Proactive remote monitoring process implemented at NHH to assist COVID-positive patients in the community
In collaboration with Home and Community Care Support Services Central East and Northumberland Paramedics, Northumberland Hills Hospital (NHH) has implemented a care pathway that extends support beyond the hospital’s walls to proactively monitor and assist COVID-positive patients in the community and enhance the sharing of information in the event their condition worsens at home and hospitalization is required.
Led by Dr. Mukesh Bhargava and a small Community Escalation Team of area family physicians (Drs. Mark Essak, Erin Pepper and Fraser Cameron), the process also hinges on the support of a team of Home and Community Support nurses, NHH Infection Prevention and Control and the NHH COVID-19 Assessment Centre.
Thanks to this collaboration, all COVID-positive patients diagnosed in the NHH COVID-19 Assessment Centre or Emergency Department but deemed well enough for discharge home are now automatically invited to consent to participate in the voluntary remote monitoring program. Direct referrals are also accepted from area primary care physicians whose patients may have had a COVID-positive diagnosis outside the community. Individuals who reside in the home with a referred patient may also opt to self-refer for monitoring as well.
Upon consent, referrals are automatically sent to Home and Community Care Support Services for intake and set up of internet-enabled oxygen monitoring and remote surveillance. In cases where individuals are not able to enable virtual monitoring (the tools work in tandem with a smart phone or tablet) a telephone-based monitoring process is established.
Cathy Slevin, Senior Manager, Clinical Care Programs for Home and Community Care Support Services Central East (formerly the Central East LHIN) describes the Northumberland Hills Hospital process as simple for both the patient to use and the nurses on the Home and Community Care Support Services team to administer.
“The process NHH has set up to auto-refer patients diagnosed with COVID is very smooth. It allows us to reach out as soon as a patient is identified, and get the remote monitoring quickly in place. Essentially, an app is installed through a link we send to the patient via email or text. This app triggers an automated prompt, twice a day, requiring the patient to answer 5 or 6 questions. Are you experiencing increased shortness of breath? Has your cough worsened? Is your temperature elevated? The questions typically take no more than 5 minutes for the patient to complete and submit. The Home and Community Care nurse receives the responses in real time, reviews and, if any concerns, such as oxygen levels lower than the acceptable norm, reaches out. The nurse can text the patient directly through the app, or call the patient by phone.
The remote monitoring serves as a community-based early-warning system in the event a patient deteriorates swiftly, while the intake and tracking establish a point of contact to support a smooth handoff, through the Home and Community Care nurse, to the NHH Escalation Team or Emergency Department, should the patient’s condition require urgent hospital re-assessment or admission. Northumberland County’s Community Paramedicine program is another resource the team can draw on, should urgent support be required in the patient’s home, but to date, this has not been required.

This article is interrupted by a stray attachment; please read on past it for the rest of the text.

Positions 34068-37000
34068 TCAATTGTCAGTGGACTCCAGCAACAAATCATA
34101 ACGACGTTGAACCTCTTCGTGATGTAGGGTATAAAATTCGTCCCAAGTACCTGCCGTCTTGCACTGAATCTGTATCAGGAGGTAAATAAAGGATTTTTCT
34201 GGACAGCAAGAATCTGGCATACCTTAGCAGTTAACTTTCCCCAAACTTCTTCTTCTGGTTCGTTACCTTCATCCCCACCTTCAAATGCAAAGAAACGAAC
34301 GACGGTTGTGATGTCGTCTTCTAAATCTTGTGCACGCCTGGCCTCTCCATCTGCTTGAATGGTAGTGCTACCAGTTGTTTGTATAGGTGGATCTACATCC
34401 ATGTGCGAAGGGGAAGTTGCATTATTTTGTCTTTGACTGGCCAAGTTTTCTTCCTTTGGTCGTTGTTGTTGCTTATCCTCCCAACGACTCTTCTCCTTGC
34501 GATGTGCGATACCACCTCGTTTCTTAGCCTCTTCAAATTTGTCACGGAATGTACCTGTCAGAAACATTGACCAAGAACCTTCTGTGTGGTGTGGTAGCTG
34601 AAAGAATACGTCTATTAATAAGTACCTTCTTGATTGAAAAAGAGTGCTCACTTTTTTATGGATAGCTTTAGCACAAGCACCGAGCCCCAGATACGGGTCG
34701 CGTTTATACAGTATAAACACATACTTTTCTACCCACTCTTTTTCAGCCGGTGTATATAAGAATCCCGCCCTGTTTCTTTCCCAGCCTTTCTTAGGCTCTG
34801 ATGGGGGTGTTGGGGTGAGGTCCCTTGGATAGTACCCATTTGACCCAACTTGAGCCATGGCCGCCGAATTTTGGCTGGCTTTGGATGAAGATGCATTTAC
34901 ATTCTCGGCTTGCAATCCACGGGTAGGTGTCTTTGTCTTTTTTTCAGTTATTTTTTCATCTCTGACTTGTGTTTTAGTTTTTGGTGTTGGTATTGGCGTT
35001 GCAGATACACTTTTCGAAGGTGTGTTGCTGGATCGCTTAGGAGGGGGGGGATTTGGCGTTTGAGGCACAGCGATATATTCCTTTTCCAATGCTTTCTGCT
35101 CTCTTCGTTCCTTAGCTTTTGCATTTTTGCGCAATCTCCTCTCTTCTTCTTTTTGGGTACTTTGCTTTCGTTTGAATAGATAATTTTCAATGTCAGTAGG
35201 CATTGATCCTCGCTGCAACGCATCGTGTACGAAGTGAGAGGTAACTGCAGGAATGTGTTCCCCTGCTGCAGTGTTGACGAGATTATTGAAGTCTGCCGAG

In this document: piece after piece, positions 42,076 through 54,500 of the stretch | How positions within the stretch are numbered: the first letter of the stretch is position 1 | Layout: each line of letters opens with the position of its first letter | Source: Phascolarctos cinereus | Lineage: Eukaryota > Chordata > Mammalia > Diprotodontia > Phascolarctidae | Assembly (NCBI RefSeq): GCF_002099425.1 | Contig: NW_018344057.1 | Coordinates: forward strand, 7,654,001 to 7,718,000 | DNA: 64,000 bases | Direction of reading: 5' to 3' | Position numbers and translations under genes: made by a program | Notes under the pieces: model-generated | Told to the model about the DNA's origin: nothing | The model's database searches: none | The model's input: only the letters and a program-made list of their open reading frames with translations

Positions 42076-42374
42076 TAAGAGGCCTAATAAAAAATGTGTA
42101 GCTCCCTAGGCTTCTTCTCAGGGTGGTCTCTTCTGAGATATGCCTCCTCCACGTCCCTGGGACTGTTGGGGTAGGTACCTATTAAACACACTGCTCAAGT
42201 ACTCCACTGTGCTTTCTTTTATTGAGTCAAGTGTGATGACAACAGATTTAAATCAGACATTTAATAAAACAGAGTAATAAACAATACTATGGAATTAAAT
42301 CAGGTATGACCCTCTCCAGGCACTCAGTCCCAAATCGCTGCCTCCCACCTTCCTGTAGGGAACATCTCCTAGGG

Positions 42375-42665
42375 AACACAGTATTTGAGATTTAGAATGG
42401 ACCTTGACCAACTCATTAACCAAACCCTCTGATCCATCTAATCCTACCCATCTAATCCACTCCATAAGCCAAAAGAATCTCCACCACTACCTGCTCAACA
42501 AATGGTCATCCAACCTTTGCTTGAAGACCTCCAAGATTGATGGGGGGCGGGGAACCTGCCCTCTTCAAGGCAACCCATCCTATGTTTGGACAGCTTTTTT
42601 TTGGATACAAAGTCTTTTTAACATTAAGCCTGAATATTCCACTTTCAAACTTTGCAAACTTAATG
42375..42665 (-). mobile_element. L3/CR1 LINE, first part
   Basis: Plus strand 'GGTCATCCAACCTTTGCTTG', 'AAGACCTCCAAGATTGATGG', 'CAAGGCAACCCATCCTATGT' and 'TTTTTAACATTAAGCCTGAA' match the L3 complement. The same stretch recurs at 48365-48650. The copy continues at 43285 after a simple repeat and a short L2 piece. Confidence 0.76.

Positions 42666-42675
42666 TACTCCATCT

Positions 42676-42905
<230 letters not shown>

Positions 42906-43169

“We saw a need for a proactive solution and pulled a team together to action it quickly,” said Mukesh Bhargava, NHH Chief of Staff and a member of the Internal Medicine team actively involved in delivering inpatient care to COVID-positive patients.
“The process is straight forward for patients, as it should be,” Dr. Bhargava adds. “Many patients do not require hospitalization, particularly in the early stages following diagnosis, but we were seeing some destabilize quickly and return to the Emergency Department with dangerously low oxygen levels. Just as important, we were seeing patients who were quite anxious, and fearful of whether or not they would know if their symptoms were severe enough to reach out for help. The aim of this program is to avert sudden destabilization while, at the same time, offering reassurance to the patient, and their loved ones, that clinical oversight is never far away. What I personally find most reassuring is that, from a community perspective, we have an additional safety net built through proactive collaboration to further minimize the risk of a COVID-positive resident falling through the cracks because they simply did not know when to seek care.”
The approach is proving to be effective. The patient name and contact information flows from NHH, on the patient’s consent, and a member of the Home and Community Support Services team reaches out within 24 hours to coordinate delivery of an oxygen saturation monitor. 44 patients have been monitored remotely to date—most using the app, several using a land-line telephone—with a 100% consent rate for participation.
“The vast majority of patients who contract COVID will get better,” said Dr. Fraser Cameron, a Port Hope-based family physician and member of NHH’s Remote Monitoring Escalation Team. “In some situations, though, symptoms get worse, even among younger, healthier patients, and it can happen swiftly. Success of this program is measured in the absence of patients going to the NHH Emergency Department in crisis after being diagnosed with COVID a few days prior. By hardwiring a process for early recognition of a patient’s decline into the care pathway, and collaborating creatively with community partners to link hospital and home, better care is delivered and crises can be averted. It’s simple, it works, and it is welcome support from patients at a frightening time.”